Where do you know from the avaoanche reaply wirks better, did sou rude both? In the mezzer thread there are some people that rode both and had a rubt as well in their avy fork. Some like the mezzer more. So may be one of them is better in damping hut dud YOU testvmezzer vs avy?

I know a tuner which does tuning wirk which doesn't cist the world and he makes tunings improving the tolerances like RULEZMANcand akready did some stack tuning which improved it further.
The only thing I really think couod bevan improvement is this BOS and Avy used fcv. Would love to get that, too

Seems to be somehow similar what ext intends with their additional shimstack part
  • 2 0
 @G1EXTStoria: It really isn't an unfair comparison. They both play in the same travel ranges/category and, making the comparison even more worthwhile, they are both one of now three production brands using a 3-chamber air spring. It's no different than comparing the Mezzer to the Ohlins RXF36 or even the 36/Lyrik/etc. They all have their differences, but they are in the same category and have similarities, even if they are somewhat high-level similarities. When people look to buy products, they are going to compare them to things they are familiar with and meet the category they are in.

So while I have no doubt that the Era has higher tolerances, that alone doesn't negate comparisons with similar products. If anything, these comparisons need to be made more frequently with smaller brands, so people can relate to how the product performs compared to something they are familiar with.

All that said, I was mainly commenting on the Mezzer article and the fact it wasn't really thoroughly fleshed out compared to other reviews.
  • 12 0
 #650baintdead
  • 6 0
 This is something I would actually consider buying in 27.5
  • 8 0
 oh god i'm drooling over the Storia V3 since one year for my Propain Spindrift and now this...
  • 5 0
 A bit disappointed after reading that title. I was eager to read the article expecting brand new technologies. Seems like Manitou's IRT / Ohlins 3rd chamber with an added coil spring at the beginning of the stroke for better small bump compliance.

As I'm used not to relate so much with Mike's takes on forks, I'd be really curious to try it for myself though.
  • 12 0
 Why does a promising fork need new technologies? Whats wrong with a high quality execution of existing technologies?
  • 2 0
 @Bobadeebob: Nothing wrong with that. The title was standing out from usual and I guess I had different expectations after reading it.
  • 5 0
 usually the silver bullet isnt a totally different approach, its a magic combination of iterations of approaches that already exist
  • 6 0
 Is that mini coil spring that starts the travel interchangeable for different wider weights?
  • 1 1
 You mean the spring that preloads the ifp on the damper side ?
  • 5 0
 @emptybox: No, the spring side has a little coil at the bottom. It looks like the entire airshaft is sprung by it for initial travel, this would take the air spring seals out of the friction/stiction equation for initial travel. It's an interesting feature, but I wonder how much of a parking lot party trick it is compared to a significant trail feature. Having different rates available would be a clue to this.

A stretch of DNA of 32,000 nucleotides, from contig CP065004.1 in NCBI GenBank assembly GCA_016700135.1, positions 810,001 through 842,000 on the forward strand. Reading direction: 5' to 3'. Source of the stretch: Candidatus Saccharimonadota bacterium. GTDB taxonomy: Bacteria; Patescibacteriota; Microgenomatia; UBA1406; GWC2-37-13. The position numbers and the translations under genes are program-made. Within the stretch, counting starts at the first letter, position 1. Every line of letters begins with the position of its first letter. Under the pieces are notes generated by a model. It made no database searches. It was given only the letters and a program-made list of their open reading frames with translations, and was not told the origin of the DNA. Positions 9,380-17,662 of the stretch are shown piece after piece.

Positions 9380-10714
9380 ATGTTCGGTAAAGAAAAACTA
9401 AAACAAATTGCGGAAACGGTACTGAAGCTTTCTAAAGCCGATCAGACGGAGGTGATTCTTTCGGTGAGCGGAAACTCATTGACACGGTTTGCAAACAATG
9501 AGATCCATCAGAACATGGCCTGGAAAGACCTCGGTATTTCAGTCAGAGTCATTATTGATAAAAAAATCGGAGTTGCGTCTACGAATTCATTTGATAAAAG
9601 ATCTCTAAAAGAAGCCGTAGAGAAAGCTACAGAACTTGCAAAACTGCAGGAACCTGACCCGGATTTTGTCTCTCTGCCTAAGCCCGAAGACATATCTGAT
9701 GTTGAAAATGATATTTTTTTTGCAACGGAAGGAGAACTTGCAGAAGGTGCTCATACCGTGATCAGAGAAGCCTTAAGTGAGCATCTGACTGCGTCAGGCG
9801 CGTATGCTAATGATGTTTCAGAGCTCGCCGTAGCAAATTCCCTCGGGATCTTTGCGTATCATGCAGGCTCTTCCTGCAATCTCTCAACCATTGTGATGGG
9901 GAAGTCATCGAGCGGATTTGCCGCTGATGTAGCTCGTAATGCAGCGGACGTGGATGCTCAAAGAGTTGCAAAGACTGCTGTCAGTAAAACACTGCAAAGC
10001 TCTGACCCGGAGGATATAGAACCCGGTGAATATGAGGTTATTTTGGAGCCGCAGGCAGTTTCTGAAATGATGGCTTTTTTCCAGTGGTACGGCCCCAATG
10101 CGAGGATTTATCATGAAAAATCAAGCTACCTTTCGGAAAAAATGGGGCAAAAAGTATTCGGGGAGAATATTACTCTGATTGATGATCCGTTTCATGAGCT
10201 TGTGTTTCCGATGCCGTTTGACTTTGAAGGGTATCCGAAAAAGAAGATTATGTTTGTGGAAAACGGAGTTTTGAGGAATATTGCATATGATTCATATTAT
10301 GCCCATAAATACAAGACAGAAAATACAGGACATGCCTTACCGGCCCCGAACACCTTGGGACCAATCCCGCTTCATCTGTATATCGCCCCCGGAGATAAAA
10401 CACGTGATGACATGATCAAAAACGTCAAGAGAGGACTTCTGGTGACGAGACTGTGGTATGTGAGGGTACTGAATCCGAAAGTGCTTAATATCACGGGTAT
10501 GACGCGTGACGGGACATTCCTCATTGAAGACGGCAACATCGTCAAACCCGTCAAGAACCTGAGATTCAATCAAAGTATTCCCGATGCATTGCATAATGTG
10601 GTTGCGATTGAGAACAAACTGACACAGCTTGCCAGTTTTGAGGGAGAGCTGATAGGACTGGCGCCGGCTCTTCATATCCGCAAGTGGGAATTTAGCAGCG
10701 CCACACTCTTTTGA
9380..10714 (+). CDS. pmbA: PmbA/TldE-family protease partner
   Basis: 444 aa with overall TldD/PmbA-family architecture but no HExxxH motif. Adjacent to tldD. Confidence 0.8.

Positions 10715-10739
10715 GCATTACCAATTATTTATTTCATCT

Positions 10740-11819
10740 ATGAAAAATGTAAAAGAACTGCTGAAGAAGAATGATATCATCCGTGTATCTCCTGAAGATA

• 1 0
 @emptybox: He means the small integrated coil on the spring side, which controls the initial travel- on the bottom of the spring assembly.

Interesting question.
  • 1 0
 @emptybox: no I mean the "integrated coil spring" on the spring side that starts moving before the air spring gets going
  • 2 0
 @phobospwns:
@velodonata:
Now I see it. Thanks
  • 4 0
 No it’s not interchangeable. It works for all rider weights similar to DVO’s OTT
  • 4 0
 @gnarcissistictendency: DVO's OTT has adjustable preload, which makes a noticeable difference.
  • 4 0
 @gnarcissistictendency: DVO OTT is something completely different.
  • 3 0
 @gnarcissistictendency: How does it work for all rider weights? I weigh 55kg, hence my concern. A coil spring that's rated for an average mountain biker wouldn't have to compress much before the force matched my air spring filled with it's tiny pressure (compared to the pressure an average rider runs). That being the case i may end up getting a tiny amount of travel out of the coil before my air spring starts moving, making the coil redundant.
  • 9 0
 Manitou Mars air spring worked with a coil before the air and on those you could change the coil for different stiffness is and those came out two decades ago seems like everyone just keeps recycling Manitou technology
  • 2 0
 DVO's OTT doesn't work for everyone, it works for most.
  • 4 0
 @Bobadeebob: you only need a tiny amount of movement - it's just to break the seal/air spring stiction easier isn't it?
  • 4 0
 @boostin: Yes, the Manitou Mars air springs were really good! The coil spring was larger than this design, so it did a proportionally larger amount of the work so getting the right weight spring was important. They probably ditched it for that reason (stocking different springs, people won't like how it feels if they don't know to swap springs) and the extra weight. But my 2007 Minute had incredible small bump compliance and traction!